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Travel the Solar System Aboard a Train That Never Stops

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posted on Jul, 4 2016 @ 10:28 AM
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No time to do an extensive post. This article is about a conceptual Space train.



In space, the most expensive portions of travel are speeding up and slowing down. They demand tremendous energy, a problem if you want to move lots of people or cargo around the solar system. That’s why I’ve created the Solar Express, a conceptual space train that would ferry humans, supplies, and minerals between celestial bodies and space stations. Instead of constantly stopping and starting up again, the Solar Express would run non-stop—much like a ski lift—and smaller vessels looking to catch a ride would hop on as it passes by. The Solar Express would be made of six aligned cylinders, each at least 165 feet long and split into four cargo bays. Maintenance robots would swap those containers out as necessary. Rocket boosters would supply the initial acceleration up to one percent of the speed of light, about 1,865 miles per second. Extra fuel stashed in the train’s core would enable course adjustments, and the train would use the force of gravity to slingshot around planets or moons.


This is a great idea, me thinks. What says ATS?

www.wired.com...




posted on Jul, 4 2016 @ 10:31 AM
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a reply to: lostbook

You posted two sentences. Arent we not supposed to post something with little or no explanation?
Im just sayin'....



posted on Jul, 4 2016 @ 10:31 AM
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a reply to: lostbook

Sign me up. Sounds amazing. Thanks!



posted on Jul, 4 2016 @ 10:40 AM
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a reply to: mysterioustranger




You posted two sentences. Arent we not supposed to post something with little or no explanation?


To be fair the title does pretty much explain what the thread is about.

And though you are right sometimes you can let the article speak for itself.



posted on Jul, 4 2016 @ 10:41 AM
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a reply to: tsurfer2000h

I agree, the title speaks for itself. I feel like I copied your words. Lol



posted on Jul, 4 2016 @ 10:41 AM
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a reply to: lostbook




This is a great idea, me thinks. What says ATS?


It is definitely intriguing that's for sure.

Would love to see this, but I don't think we will be alive to see this become a reality.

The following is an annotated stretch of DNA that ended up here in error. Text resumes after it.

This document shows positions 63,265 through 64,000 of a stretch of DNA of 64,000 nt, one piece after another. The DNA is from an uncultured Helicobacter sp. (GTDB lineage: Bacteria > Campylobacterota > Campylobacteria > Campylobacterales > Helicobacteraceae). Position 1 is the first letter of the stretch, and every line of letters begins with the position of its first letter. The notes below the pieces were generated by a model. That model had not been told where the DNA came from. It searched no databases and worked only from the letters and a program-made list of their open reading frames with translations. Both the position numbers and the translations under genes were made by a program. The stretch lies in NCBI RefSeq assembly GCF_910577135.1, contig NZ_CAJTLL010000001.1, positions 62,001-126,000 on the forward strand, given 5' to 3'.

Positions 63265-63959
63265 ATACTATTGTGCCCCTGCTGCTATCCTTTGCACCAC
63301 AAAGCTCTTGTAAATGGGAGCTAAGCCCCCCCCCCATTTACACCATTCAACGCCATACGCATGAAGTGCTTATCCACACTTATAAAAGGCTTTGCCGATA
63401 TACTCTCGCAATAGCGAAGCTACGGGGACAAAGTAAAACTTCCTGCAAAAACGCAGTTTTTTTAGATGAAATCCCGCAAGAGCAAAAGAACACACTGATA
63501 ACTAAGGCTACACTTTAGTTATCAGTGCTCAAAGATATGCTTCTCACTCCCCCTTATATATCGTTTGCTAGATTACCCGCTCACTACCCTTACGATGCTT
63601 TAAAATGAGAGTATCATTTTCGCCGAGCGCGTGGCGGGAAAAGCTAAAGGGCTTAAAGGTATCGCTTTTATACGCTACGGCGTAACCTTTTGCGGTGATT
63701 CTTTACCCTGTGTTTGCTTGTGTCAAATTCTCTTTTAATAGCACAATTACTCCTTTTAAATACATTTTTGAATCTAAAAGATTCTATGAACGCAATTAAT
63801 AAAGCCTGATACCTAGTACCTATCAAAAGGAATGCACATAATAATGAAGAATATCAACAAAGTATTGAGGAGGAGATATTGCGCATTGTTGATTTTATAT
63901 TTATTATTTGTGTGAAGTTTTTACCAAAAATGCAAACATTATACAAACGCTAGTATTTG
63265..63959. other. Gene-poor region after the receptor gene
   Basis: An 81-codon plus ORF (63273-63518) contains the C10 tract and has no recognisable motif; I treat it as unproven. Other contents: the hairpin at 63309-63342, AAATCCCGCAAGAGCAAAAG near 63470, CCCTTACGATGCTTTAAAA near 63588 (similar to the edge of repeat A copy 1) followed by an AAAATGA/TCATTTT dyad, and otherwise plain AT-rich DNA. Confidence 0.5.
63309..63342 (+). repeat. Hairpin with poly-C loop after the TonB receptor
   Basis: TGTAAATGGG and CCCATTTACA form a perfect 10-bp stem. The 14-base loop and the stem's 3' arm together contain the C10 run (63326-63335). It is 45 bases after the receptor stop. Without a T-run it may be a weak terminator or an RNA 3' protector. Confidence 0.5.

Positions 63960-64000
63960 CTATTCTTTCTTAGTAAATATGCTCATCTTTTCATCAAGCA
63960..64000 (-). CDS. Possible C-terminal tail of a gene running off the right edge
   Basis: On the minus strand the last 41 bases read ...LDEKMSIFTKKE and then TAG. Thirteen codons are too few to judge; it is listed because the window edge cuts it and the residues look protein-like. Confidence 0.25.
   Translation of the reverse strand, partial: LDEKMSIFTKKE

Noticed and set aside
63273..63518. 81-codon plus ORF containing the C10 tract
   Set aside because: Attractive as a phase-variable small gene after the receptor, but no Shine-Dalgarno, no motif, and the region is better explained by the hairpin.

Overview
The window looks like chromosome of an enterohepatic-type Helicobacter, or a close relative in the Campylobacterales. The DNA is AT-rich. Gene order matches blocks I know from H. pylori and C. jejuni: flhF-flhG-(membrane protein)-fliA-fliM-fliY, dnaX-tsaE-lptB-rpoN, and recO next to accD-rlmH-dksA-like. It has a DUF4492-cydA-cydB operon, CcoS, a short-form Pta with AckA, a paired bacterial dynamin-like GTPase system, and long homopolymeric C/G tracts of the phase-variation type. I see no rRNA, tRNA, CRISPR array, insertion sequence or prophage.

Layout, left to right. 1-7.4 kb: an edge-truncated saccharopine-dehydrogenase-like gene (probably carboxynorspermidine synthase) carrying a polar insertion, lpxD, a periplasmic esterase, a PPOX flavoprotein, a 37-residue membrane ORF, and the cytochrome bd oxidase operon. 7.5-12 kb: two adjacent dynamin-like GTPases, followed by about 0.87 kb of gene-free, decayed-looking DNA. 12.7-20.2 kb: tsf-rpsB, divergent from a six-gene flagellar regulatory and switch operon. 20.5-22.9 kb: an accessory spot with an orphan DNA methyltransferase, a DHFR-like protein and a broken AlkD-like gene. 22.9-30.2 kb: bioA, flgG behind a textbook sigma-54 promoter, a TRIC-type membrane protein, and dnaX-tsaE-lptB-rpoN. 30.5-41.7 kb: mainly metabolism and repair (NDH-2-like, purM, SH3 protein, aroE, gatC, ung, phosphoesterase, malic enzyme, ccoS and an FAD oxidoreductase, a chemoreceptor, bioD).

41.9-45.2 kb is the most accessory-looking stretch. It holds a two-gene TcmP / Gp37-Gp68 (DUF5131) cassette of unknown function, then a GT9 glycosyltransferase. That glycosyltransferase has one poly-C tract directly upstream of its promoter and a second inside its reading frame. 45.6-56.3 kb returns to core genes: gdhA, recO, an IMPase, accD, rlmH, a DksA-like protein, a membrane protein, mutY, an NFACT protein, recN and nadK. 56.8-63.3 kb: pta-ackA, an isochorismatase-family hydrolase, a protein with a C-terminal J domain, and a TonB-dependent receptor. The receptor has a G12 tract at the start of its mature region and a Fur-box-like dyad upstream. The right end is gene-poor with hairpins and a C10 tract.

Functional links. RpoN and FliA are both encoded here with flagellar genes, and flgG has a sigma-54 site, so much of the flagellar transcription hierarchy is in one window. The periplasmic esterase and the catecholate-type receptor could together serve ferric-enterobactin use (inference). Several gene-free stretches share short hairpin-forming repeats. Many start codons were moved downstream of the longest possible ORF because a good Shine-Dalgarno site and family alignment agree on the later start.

posted on Jul, 4 2016 @ 10:42 AM
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a reply to: lostbook
2 tickets on the next one out. One way



posted on Jul, 4 2016 @ 11:01 AM
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Correct me if I'm wrong, but it will keep on accelerating, as time goes by (gravity assist?) ? If that is the case, "smaller vessels looking to catch a ride" might have a hard time docking with said "train".



posted on Jul, 4 2016 @ 11:02 AM
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a reply to: lostbook

I love this futurist stuff.


We'd wear our jetpacks to hover to our flying cars that would take us to the space elevators. They'd hoist us up to the terminals and platforms in geostationary orbit and then we'd be shuttled to the 'Solar Express.'

The Solar Express would then speed us off to the vacation worlds of our Solar System.

Funny how all these 'predicted' devices are no closer than they were back in the 50s and 60s!!



posted on Jul, 4 2016 @ 11:09 AM
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The human and non-human payload would still have to be accelerated to catch up with the "train", and decelerate in order to land at their destination. How would that use less fuel than doing it the regular way?



posted on Jul, 4 2016 @ 11:32 AM
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originally posted by: mysterioustranger
a reply to: lostbook

You posted two sentences. Arent we not supposed to post something with little or no explanation?
Im just sayin'....


As I stated in the 1st sentence of the OP, I didn't have time to do a write up for the article. Still don't have time now...



posted on Jul, 4 2016 @ 11:33 AM
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a reply to: Kandinsky

When I was a kid I used to pick up and read my fathers Popular Mechanics and Popular Science magazines and be in awe of my future with all these gadgets and things just on the horizon.

Now that I have walked the Earth for over 50 years I cancelled my subscriptions to those very same magazines because they are still pushing the Super Super ocean liners and space platforms to vacation to. I feel as if I AM in the Matrix where we are stuck in the pinnacle of human endeavor with teasers of the futures that will never come.

Color me jaded...



posted on Jul, 4 2016 @ 12:25 PM
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originally posted by: Terminal1